Tuesday, 18 January 2022 04:57

Do We Really Have to Sit and Meditate for 30 Minutes??

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Dear Miracle Workers,

I have a hard time sitting still. It’s kind of a problem. “Be still and know I am” is in the “How To” book on enlightenment. Even a sign on my wall reminds, “Make time for the quiet moments as God whispers and the world is loud.” So it’s not surprising that in our lessons we are often asked to quietly reflect. But in Lesson 124 Jesus asks us to sit and meditate for 30 minutes. He says it is the, "... first attempt at an extended period for which we give no rules nor special words to guide your meditation." (OrEd.WkBk.124.8)

I wanted to know, do I really have to sit still for 30 minutes? Aren’t there a lot of different ways to focus on an idea without sitting quietly and doing nothing?

So I tested it. Every morning, when the sky is still dark and stars still shine, I take a walk before cars or people are out. It’s quiet, it’s peaceful and there’s really nothing to distract my attention. It’s a perfect time for self-introspection and quiet reflection. On my walk one day I repeated and reflected on the idea from Lesson 124: “Let me remember I am one with God.”

I’m here to tell you, it didn’t work. Not because I wasn’t inspired, or wasn’t focused. And not because it wasn’t important to me. It didn’t work because the physical act of walking had the effect of anchoring my mind to my body. The “not me” who was walking in a body had a hard time being “me” outside of the body and One with God at the same time. (And “me” in Oneness also had a hard time walking in a straight line!)

I guess sometimes we just have to sit there.

(originally appeared in Miracles Weekly #320, Jan. 18 2022)

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Deb Canja

Deb Canja is a spiritual teacher dedicated to removing the obstacles that prevent us from experiencing self-love and inner peace. She was ordained on Aug. 22, 2020, as the CMC's 122nd Minister. She serves on the CMC Board of Directors and teaches a class focused on the ACIM Text using the Circle of Atonement edition. Deb has spent years studying many spiritual masters and healers and knows that the key to realizing a life of joy, abundance and success is already within each of us. She helps others find their path to success and happiness with gentle guidance and a few simple strategies that build bridges to inner wisdom and connection to the truth of who they are.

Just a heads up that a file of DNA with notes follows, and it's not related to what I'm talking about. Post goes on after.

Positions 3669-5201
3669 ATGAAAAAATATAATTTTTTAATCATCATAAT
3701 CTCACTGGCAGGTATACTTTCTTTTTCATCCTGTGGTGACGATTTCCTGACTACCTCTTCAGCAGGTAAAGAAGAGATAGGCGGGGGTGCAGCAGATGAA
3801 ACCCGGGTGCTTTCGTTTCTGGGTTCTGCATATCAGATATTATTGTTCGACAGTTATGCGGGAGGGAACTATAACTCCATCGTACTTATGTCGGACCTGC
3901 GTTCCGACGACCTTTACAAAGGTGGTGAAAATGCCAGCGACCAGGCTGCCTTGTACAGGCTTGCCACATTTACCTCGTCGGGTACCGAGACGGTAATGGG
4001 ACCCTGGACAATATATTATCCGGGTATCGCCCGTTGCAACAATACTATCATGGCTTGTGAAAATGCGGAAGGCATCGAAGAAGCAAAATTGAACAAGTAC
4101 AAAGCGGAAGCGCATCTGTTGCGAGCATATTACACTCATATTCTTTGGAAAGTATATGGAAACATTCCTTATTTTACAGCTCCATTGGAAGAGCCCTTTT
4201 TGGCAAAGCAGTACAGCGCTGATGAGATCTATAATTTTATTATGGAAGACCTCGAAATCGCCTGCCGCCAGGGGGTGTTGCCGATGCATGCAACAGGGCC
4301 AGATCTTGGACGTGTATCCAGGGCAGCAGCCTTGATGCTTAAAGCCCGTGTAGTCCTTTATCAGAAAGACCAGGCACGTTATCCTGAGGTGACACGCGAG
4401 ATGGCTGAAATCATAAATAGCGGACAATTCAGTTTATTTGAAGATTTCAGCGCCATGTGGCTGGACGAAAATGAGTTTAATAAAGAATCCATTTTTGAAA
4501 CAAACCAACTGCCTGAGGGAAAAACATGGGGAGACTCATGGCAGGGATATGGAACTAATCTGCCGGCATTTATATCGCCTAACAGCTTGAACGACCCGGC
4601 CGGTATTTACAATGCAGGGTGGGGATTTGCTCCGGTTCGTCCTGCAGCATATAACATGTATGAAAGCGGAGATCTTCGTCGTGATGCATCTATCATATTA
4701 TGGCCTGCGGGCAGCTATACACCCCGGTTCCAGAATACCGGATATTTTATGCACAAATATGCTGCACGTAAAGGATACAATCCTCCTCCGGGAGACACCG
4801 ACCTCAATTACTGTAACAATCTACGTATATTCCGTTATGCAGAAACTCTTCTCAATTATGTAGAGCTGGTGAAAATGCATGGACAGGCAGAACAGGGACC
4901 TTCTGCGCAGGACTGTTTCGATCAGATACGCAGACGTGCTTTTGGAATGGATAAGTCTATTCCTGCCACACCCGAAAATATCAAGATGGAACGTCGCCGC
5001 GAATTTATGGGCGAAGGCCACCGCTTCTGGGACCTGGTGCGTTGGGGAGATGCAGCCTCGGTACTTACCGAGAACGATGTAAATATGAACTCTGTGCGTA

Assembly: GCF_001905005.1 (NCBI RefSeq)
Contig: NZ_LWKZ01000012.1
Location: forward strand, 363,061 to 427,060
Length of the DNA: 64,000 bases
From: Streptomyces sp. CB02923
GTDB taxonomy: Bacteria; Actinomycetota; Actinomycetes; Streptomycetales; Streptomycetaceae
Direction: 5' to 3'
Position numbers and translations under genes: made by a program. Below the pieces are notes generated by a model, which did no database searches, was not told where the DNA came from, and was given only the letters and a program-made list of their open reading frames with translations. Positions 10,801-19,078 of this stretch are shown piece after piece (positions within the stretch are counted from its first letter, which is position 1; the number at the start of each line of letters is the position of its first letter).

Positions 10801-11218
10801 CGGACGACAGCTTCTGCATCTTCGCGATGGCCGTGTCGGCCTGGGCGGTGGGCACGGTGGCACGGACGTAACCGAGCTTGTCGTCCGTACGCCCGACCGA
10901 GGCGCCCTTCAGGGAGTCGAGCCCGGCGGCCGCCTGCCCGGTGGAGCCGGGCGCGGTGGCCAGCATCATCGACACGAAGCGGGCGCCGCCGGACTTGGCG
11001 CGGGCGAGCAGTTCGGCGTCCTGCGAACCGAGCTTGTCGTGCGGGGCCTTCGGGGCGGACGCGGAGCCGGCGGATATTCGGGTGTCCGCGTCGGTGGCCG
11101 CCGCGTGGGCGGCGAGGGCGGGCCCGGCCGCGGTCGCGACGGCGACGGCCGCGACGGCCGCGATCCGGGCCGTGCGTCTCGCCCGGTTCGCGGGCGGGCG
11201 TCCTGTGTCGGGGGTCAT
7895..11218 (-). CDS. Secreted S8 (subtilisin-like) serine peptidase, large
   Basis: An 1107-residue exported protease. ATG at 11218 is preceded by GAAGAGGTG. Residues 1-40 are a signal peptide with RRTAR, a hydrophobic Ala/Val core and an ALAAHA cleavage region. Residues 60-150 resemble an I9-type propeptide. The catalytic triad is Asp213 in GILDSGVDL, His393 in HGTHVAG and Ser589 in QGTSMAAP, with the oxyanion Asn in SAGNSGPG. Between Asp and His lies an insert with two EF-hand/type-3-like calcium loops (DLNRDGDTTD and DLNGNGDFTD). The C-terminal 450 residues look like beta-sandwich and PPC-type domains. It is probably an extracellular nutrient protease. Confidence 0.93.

Deb is also the founder and CEO of Bridges4Kids, a national, non-profit organization providing online information for parents and professionals seeking help for kids from birth through college. Prior to founding Bridges4Kids, she served as the Executive Director of Michigan’s Parent Training and Information Center where she used her legal background in civil rights to teach parents how to successfully advocate for children with special needs. 

At 15 she was led to the decision to become a lawyer dedicated to working within government to bring about positive change from the inside out. As a Michigan Assistant Attorney General, and later a Deputy General Counsel, she protected the public by regulating insurance and lending services, and by defending laws that protect consumers.

She also served as a volunteer, elected trustee of a large community college and championed programs to make education affordable and accessible for all.
A best-selling author, her first book was written with her mother Tess, about helping adults discover how to encourage a success mindset in young boys. Swim the Lake Before You Row the Boat describes how to awaken a boy’s success identity, unleash his confidence and give him the foundation for a great life. At the same time, it encourages parents, grandparents, teachers, coaches and mentors to lighten up on themselves, embrace do-overs, and focus their efforts where it really matters. She is also a contributor to two other best-selling books, The Success Code: Ordinary Habits/ Extraordinary Results, and Transforming Your Life, Vol. 3. 



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